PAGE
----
First were the fuchsia kangaroos appearing in Paris’ arrondissements. Then neon canvases were seen in galleries and museums from Adelaide to New York. Next thing you know, colourful diamond patterns started covering buildings and walls all over Australia.
“I want to see another President before I die”. The free-hand graffiti on the wall of a well-revered bar in downtown Cairo reads quite frankly.
From day one of the Egyptian Revolution, the protesters’ message was loud and clear. On January 25th 2011, thousands of Egyptians from Cairo to Alexandria took bravery by the neck with a call for democracy, demanding that Hosni Mubarak’s regime be brought down. Saying no to fear and yes to freedom, these thousands ignited a fire of resistance that roared across the nation.
Despite the police brutality and violence of the regime’s playing strategy, millions of peaceful protestors continued to gather, voicing their grievances against the regime and claiming the vision for a better Egypt. The symbol head of tyranny could stand no more, leading to Mubarak’s resignation on February 11th.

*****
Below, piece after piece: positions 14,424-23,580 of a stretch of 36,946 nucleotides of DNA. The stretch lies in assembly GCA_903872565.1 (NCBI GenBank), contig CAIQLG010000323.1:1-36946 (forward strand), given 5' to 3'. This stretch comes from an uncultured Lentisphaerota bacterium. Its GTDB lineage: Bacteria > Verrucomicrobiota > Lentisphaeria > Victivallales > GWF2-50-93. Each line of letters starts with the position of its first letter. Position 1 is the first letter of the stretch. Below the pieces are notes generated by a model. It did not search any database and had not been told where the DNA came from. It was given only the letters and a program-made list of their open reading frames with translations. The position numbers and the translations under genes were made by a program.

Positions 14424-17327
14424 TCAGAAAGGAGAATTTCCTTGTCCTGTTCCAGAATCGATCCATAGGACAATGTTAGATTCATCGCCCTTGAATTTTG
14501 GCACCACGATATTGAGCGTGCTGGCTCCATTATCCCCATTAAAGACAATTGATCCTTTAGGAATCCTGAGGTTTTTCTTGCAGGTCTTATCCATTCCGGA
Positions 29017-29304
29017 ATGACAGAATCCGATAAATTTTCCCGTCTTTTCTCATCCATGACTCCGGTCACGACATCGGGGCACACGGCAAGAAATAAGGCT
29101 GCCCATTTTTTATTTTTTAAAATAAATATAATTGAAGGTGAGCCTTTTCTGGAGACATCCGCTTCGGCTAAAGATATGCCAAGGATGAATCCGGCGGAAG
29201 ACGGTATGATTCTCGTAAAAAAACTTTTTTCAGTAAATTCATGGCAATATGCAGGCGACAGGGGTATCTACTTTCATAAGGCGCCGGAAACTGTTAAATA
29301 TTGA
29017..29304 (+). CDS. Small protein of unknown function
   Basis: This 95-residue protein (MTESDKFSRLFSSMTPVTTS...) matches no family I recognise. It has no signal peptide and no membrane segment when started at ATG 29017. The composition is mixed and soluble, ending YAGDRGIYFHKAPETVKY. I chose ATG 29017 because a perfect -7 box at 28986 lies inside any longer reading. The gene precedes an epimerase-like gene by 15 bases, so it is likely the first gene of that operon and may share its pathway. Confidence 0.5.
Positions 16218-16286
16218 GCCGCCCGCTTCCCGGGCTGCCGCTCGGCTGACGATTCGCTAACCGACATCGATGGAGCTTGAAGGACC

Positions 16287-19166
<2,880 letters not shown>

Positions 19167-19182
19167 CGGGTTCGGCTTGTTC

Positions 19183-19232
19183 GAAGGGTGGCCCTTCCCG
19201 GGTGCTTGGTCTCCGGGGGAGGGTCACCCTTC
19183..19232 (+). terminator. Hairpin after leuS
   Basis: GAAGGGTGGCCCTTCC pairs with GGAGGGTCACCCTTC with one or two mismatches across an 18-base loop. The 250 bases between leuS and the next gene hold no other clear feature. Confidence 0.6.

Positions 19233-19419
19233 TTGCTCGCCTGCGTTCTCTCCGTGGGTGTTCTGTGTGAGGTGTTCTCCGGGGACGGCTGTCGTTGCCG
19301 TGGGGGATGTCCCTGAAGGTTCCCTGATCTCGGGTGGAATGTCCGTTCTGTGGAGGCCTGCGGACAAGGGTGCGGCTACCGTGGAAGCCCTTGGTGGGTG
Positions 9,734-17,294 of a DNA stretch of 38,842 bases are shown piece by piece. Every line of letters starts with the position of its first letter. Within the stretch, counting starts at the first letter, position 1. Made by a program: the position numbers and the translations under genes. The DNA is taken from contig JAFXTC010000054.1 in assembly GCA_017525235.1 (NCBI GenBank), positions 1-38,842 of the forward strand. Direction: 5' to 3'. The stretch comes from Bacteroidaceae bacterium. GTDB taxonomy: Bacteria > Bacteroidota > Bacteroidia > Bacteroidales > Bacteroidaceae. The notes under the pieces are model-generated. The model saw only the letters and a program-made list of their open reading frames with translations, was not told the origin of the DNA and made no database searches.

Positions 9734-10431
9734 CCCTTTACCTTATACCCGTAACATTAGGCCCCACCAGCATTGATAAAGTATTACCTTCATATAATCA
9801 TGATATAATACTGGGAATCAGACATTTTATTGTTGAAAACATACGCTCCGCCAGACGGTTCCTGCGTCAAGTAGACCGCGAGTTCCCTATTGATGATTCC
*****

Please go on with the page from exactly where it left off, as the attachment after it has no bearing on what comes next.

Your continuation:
Throughout the eighteen days and nights, Cairo was illuminated with an extraordinary sense of community and invigorated feelings of pride for the country. Expression rang out in Tahrir Square, where banners adorned high rise balconies, rock installations spelled out slogans on the pavement, and even a painting center was organized for individuals to extract their imaginations onto canvas. Given the vibrant culture that this ancient city is widely known for, the Revolution’s creativity should come as no surprise.